Rob's Poole Pottery

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Poole Tableware and Kitchenalia

Twintone Gallery

Robert Jefferson Gallery

 

 

The two-colour velum glazes which are so characteristic of Poole tableware date back to 1936. A Sepia and Mushroom combination (later coded C54) was the first to be developed by Earnest Baggaley when he joined Poole Pottery at this time.  Baggaley and John Adams went on to introduce further colour combinations.  A comprehensive list of these colours is available on at  www.twintone.co.uk. After the World War II, the range was named Twintone and remained in production right up until 1981.

The Streamline tableware to which these glazes were originally applied was designed by John Adams and dates back to 1935.  However, the two colour glazes continued to be used on other ranges long after Streamline was discontinued.

 

 

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Streamline eggcups and tray in Twintone colour scheme C54, Sepia and Mushroom, used from 1936-81.  Mark for 1959-67

 

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Freeform flower troughs in Twintone colour scheme C103, Lime Yellow and Seagull, used from 1957-66.  Marks for 1955-59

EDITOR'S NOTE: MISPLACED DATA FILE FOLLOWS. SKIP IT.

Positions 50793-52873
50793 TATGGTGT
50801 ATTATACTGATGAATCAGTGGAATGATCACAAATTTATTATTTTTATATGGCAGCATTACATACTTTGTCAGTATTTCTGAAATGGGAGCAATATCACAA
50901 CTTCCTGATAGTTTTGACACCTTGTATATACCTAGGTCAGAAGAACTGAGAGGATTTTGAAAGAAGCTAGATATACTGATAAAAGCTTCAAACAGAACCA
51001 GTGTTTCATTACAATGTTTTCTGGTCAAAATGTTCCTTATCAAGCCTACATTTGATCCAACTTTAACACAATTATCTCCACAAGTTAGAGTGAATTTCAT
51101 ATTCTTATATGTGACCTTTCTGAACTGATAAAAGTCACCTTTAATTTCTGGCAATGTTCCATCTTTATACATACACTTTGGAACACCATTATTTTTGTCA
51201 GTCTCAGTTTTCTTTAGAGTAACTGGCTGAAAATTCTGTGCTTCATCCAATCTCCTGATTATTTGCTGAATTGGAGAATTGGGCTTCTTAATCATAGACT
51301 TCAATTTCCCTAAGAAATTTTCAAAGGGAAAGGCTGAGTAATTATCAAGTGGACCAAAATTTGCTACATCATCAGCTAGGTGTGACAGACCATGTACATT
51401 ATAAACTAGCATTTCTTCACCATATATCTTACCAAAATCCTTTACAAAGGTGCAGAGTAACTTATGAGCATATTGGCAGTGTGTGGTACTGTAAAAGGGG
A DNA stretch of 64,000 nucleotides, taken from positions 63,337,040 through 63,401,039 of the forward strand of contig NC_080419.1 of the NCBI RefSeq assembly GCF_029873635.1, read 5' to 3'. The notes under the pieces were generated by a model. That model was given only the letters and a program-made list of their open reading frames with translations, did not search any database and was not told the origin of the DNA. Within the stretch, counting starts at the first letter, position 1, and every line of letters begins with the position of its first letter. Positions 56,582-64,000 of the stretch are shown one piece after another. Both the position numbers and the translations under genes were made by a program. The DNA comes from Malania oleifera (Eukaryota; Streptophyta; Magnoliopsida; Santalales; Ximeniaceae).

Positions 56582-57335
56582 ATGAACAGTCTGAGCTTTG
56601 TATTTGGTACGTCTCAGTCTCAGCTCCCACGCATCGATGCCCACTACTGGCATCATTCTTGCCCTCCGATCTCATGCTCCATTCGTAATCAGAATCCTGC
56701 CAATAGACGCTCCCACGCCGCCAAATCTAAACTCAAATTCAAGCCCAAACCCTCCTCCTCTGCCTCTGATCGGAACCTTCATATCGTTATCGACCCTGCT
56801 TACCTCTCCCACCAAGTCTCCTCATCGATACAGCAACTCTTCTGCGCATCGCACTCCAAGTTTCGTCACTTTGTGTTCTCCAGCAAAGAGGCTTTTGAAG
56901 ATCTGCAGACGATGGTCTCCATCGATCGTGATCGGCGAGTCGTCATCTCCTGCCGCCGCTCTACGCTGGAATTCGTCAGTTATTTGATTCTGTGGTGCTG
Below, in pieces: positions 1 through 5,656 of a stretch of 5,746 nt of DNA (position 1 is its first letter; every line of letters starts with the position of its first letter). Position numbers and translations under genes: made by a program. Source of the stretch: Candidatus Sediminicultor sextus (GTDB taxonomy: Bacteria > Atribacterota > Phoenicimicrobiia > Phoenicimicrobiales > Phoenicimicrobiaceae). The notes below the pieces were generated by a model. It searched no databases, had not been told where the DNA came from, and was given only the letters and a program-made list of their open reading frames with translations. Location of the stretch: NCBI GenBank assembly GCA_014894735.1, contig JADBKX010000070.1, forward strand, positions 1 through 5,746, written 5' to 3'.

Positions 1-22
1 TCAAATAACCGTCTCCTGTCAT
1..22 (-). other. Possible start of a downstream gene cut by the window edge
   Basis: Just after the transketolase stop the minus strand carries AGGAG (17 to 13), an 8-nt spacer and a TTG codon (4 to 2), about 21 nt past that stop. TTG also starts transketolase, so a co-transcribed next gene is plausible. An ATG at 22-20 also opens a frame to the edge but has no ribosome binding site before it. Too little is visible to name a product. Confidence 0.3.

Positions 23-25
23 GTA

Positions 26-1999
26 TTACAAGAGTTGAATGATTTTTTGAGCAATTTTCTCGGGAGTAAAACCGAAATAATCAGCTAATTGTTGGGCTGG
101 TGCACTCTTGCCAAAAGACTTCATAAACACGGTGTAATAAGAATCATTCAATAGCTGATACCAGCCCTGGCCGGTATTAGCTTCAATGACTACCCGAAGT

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Streamline tea service in Twintone colour scheme C95, Indian Red and Magnolia, used from 1950-56. With marks for 1955-59.  The slightly larger breakfast cup with red saucer has the 1950-55 mark   

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Once let loose Poole glazes and shapes seem to have mixed very freely.  Here Twintone glazes C57, Ice Green and Seagull, used from 1936-81 are applied to a cruet designed, by Tony Morris and Guy Sydenham. Mark for 1967-72.

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Cruet in Twintone colour scheme C95 Indian Red and Magnolia, used from 1950-56.

The shape was probably designed by Alfred Read

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Streamline eggcups and tray in Twintone colour scheme C99, Peach Bloom and Seagull, used only between1953 and '54.  Mark for 1951-55.

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More Twintone C95.  Streamline coffee pots pot, hot milk pot, and coffee cup, 1951-59.  

The largest and smallest pots have lids with the original squared finials designed by John Adams.  The middle pot shows the later circular knob as updated by Alfred Read in 1953/54.